Bruce Bartlett
On Wednesday, Jan. 16, Sen. Edward M. Kennedy, D-Mass., will speak at the National Press Club in Washington. The title of his talk is, "America's New Challenge: National Security, Economic Recovery and Progress for All Americans." But the true topic of the speech will be why taxes should be raised by rescinding tax cuts scheduled for future years. Republicans should welcome Kennedy's initiative. Let's have an honest debate about whether the American people are paying too little in taxes, whether they are willing to pay more just so we can have big budget surpluses, and whether they are willing to finance Democrats' big spending plans for prescription drugs, agriculture subsidies and whatever else they think will buy them votes. I have no doubt whatsoever how the American people will respond if asked to choose. They will say "no" resoundingly to higher taxes and bigger government. Senate Majority Leader Tom Daschle, D-S.D., knows this, too. That is why he is trying to have it both ways -- criticizing the decline in the budget surplus, blaming both that and the recession itself on last year's $1.35 trillion tax cut, but not openly or honestly calling for the tax cut to be repealed. A key reason for Daschle's wariness about coming clean on the issue, of course, is the fact that 12 of his fellow Senate Democrats voted for the tax cut. If he comes right out and calls for the tax cut to be undone, he makes them all look like fools. As Sen. Zell Miller, D-Ga., and one of the 12, noted in a letter published in The Washington Post on Aug. 27, attacking the tax cut only makes those who voted for it look "dumb and wrong." This will not help the re-election chances of Democratic Sens. Max Cleland, Ga., Tim Johnson, S.D., Mary Landrieu, La., Jean Carnahan, Mo., and Max Baucus, Mt., who are up this year, Miller added. All voted for the tax cut, and all are expected to have tight races, with control of the Senate riding on Republicans gaining just one net seat. In Daschle's defense, he is only doing what Democrats have been doing for years. They always want to have it both ways on the budget -- attacking Republican presidents for budget deficits and then attacking them again for every single spending cut they ever propose. In the Democrat worldview, deficits are never caused by excessive spending, except maybe on defense. They arise solely and exclusively because taxes are too low. Hence, the universal Democrat solution for all budgetary problems, whether they be deficits or disappearing surpluses, is always the same: higher taxes. No doubt, Kennedy will deny that he favors any sort of tax increase in his speech. He will merely suggest that we hold the line on taxes -- neither raising them nor lowering them. Prudence, he will say, especially in light of the added governmental demands resulting from Sept. 11, simply demands that tax cuts be put aside temporarily until the fiscal picture brightens. Since Kennedy has been playing this game a lot longer than Daschle, I expect his speech to resonant better than the latter's effort on Jan. 4, which fell flat. Even Democrats were unenthused by Daschle's effort to have it both ways -- blaming the tax cut for every ill of society, but refusing to advocate the logical response and call for its repeal. Instead, he called on President Bush to take the initiative, as if Daschle is just a private citizen with no ability to advance legislation on his own. Among the Democrats who noticed the contradiction in Daschle's approach was former New York Mayor Ed Koch. In a letter in The New York Times on Monday, he had this to say: "The tax cuts could not have been adopted by Congress without Democratic support. Tom Daschle ... denounced the cuts as responsible for the recession and huge future deficits, but refused to call for their repeal, seeking to finesse the issue. ... If Democrats oppose the cuts, they should have the courage to propose repeal or reduction. If Democrats simply denounce the cuts, and Republicans respond with 'Democratic obstructionism,' the former will fail, and the latter will prevail." I think Koch is wrong. I think Democrats can have it both ways. They have been doing so for years. The trick for Republicans is to smoke them out and expose their true agenda, which is to raise taxes in order to pay for a vast expansion of government spending. When faced with the stark choice of higher taxes or lower taxes, I think most Americans with side with the latter. Therefore I welcome Kennedy's initiative. I hope he acts on it and brings up an amendment to reverse last year's tax cut at the earliest opportunity.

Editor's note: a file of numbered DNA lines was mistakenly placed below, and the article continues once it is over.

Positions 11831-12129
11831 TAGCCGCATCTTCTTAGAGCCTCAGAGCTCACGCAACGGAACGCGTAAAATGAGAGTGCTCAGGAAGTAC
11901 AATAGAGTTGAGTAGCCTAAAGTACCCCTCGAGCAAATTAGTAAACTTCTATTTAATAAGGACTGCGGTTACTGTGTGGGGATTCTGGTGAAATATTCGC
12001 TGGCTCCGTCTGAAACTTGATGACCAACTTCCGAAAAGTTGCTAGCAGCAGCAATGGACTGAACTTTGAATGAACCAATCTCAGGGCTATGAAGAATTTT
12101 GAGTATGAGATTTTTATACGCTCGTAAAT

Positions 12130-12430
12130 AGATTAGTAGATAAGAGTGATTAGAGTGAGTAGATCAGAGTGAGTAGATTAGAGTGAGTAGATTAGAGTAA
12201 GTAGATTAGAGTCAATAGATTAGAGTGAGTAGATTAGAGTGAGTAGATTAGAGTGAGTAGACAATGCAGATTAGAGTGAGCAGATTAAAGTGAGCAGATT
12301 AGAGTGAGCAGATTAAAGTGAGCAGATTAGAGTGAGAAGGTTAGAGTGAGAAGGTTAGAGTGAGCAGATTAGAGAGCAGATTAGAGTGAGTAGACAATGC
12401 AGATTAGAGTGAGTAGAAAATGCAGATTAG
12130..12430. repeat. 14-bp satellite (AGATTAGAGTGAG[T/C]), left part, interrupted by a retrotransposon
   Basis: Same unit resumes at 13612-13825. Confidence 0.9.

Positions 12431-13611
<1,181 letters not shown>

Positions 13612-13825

Bruce Bartlett

Bruce Bartlett is a former senior fellow with the National Center for Policy Analysis of Dallas, Texas. Bartlett is a prolific author, having published over 900 articles in national publications, and prominent magazines and published four books, including Reaganomics: Supply-Side Economics in Action.

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